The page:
Hieracas was a 3rd Century Egyptian ascetic affiliated with the Coptic monks, who promoted virginity as the prime Christian virtue. Some have seen his influence in Origen’s Christology. “Arius (Ep. ad Alex. 3) mentions him as holding that the Son was derived from the Father as one flame from another, but Epiphanius says nothing of this.” Cross and Livingstone, Oxford Dictionary of the Christian Church, 771. Ironically, this “flame from flame” language is simply a rephrasing of Justin Martyr’s “torch from torch” analogy. Yet nobody suggested that Justin was heretical.
 De Synodis, II, xvi.
 “We assert that the Word of God was born of God in a peculiar manner, different from ordinary generation.” First Apology (ANF 1.170).
 “When God wished to make all that He determined on, He begot this Word. He uttered the First-Born of all creation.” To Autolycos, 2.22 (ANF 2.103).
 “As He was born of Mary in the last days, so did He also proceed from God as the First-Begotten of every creature.” Fragments, 52 (ANF 1.576).
 ‘‘God has not always been the Father. For He could not have been the Father previous to the Son. There was a time when the Son did not exist.” Adversus Hermogenem, III.
 “This solitary and supreme Deity, by an exercise of reflection, brought forth the Logos... Him alone did [the Father] produce from existing things. For the Father Himself constituted existence, and the Being born from him was the cause of all things that are produced.” Refutation of All Heresies, X (ANF 5.150, 151).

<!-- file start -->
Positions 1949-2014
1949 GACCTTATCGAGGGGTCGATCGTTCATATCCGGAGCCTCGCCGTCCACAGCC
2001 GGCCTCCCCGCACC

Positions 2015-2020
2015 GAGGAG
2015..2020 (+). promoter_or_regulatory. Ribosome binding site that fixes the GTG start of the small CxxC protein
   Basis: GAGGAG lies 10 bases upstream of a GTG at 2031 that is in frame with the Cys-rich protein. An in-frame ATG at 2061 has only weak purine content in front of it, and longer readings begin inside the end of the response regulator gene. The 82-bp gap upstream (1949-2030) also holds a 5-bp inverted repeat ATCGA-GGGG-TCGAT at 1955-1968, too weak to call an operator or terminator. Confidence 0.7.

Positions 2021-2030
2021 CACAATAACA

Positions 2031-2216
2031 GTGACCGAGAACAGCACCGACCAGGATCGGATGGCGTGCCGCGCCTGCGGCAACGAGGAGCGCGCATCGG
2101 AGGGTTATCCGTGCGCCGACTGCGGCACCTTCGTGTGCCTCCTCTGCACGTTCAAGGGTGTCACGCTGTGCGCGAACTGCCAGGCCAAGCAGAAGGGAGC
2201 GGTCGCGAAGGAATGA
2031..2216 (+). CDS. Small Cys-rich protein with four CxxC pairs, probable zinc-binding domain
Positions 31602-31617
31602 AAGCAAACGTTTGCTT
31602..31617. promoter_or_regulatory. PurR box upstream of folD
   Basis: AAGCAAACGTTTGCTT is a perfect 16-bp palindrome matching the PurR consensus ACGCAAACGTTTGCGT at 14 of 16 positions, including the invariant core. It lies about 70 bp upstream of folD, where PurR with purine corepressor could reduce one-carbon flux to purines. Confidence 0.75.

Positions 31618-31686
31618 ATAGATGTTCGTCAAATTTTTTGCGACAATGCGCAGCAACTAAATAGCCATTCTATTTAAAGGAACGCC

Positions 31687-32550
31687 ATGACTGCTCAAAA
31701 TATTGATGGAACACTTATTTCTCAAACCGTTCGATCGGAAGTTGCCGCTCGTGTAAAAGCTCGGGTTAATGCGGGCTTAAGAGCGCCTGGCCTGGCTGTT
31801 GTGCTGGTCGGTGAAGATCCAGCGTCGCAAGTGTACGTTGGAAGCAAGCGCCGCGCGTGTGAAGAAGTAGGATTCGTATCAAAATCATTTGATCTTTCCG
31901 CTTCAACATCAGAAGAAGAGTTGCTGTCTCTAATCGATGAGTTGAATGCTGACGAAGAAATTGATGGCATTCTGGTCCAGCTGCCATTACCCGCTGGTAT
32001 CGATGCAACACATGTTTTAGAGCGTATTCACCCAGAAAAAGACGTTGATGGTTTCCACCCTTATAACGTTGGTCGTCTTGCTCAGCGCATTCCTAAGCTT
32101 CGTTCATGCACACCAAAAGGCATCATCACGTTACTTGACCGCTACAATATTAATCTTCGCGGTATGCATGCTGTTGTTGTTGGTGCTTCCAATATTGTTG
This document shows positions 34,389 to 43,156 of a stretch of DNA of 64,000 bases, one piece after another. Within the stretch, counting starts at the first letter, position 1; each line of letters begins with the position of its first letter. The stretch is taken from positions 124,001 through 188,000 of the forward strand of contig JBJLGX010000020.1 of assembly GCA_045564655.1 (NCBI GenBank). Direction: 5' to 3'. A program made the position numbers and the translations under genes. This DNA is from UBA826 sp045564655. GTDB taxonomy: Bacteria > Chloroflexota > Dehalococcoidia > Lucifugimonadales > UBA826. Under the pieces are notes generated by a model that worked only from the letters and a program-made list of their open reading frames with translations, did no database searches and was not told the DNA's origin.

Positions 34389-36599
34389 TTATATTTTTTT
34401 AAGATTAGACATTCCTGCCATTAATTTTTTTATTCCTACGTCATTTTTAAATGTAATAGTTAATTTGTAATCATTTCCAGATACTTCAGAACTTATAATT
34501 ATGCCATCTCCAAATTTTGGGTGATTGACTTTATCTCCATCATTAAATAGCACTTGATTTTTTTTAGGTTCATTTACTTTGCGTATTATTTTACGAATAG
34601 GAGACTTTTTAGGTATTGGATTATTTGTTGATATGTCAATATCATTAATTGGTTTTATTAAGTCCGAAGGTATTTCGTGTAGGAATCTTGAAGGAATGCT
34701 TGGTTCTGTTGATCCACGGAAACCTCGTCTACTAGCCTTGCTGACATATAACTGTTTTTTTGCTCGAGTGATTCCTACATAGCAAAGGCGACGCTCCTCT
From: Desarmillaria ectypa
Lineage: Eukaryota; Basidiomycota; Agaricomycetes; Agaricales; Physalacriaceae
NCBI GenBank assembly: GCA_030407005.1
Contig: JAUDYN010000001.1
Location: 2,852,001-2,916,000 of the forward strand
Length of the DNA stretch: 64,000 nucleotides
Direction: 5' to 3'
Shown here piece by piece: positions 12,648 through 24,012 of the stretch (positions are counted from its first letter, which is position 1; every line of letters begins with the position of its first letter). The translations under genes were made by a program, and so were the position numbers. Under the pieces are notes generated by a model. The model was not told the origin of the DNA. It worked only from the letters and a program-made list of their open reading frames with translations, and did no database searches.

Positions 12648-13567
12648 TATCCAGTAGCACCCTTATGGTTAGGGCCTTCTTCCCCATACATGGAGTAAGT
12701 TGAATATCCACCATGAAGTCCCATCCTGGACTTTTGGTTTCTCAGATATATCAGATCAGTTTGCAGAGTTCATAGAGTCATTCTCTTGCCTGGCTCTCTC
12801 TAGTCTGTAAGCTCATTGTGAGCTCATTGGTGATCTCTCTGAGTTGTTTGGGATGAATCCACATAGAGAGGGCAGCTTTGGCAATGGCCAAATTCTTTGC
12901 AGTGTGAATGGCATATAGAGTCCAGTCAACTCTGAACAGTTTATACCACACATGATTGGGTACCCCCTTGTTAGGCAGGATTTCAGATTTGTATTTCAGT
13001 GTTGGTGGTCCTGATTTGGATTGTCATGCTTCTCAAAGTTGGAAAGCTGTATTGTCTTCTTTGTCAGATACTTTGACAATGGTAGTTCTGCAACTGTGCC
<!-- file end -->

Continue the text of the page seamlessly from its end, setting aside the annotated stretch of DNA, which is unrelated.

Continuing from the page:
“And I am therefore of the opinion that the will of the Father alone ought to be sufficient for the existence of that which He wishes to exist. For in the exercise of His will He employs no other way than that which is made known by the council of His will. And thus also the existence of the Son is generated by Him.” Contra Celsum, 8.14.
 “Tertullian’s most elaborate doctrine of God and Christ is stated in response to Praxeas, a heretic otherwise unknown to us; since his name means ‘fixer’ or ‘fraud,’ it may be a nickname Tertullian invented; it is not even out of the question that Irenaeus is the person concerned, since Tertullian is in his book Against Praxeas trying to attach heresy to a known opponent of Montanism.” Hall, Doctrine and Practice in the Early Church, p.70.
 “They are constantly throwing out against us that we are preachers of two gods and three gods, while they take to themselves pre-eminently the credit of being worshippers of the One God...” Adversus Praxean, III.
 “Origen: ‘Is the Father God?’ Heraclides: ‘Assuredly.’ Origen: ‘Is the Son distinct from the Father?’ Heraclides: ‘Of course. How can he be Son if he is also Father?’ Origen: ‘While being distinct from the Father, is the Son also God?’ Heraclides: ‘He himself is also God.’ Origen: ‘And do two Gods become a unity?’ Heraclides: ‘Yes.’ Origen: ‘Do we confess two Gods?’ Heraclides: ‘Yes, [but] the power is one.’” Dialogue of Origen with Heraclides and his Fellow Bishops on the Father, the Son, and the Soul. Origen goes on to explain that the Father and Son are “one” in the same sense as Adam and Eve, citing Genesis 2:24 & Matthew 19:5.
David Burke is a Christadelphian pastor with 25 years of experience in public speaking, formal debating, and teaching biblical exegesis.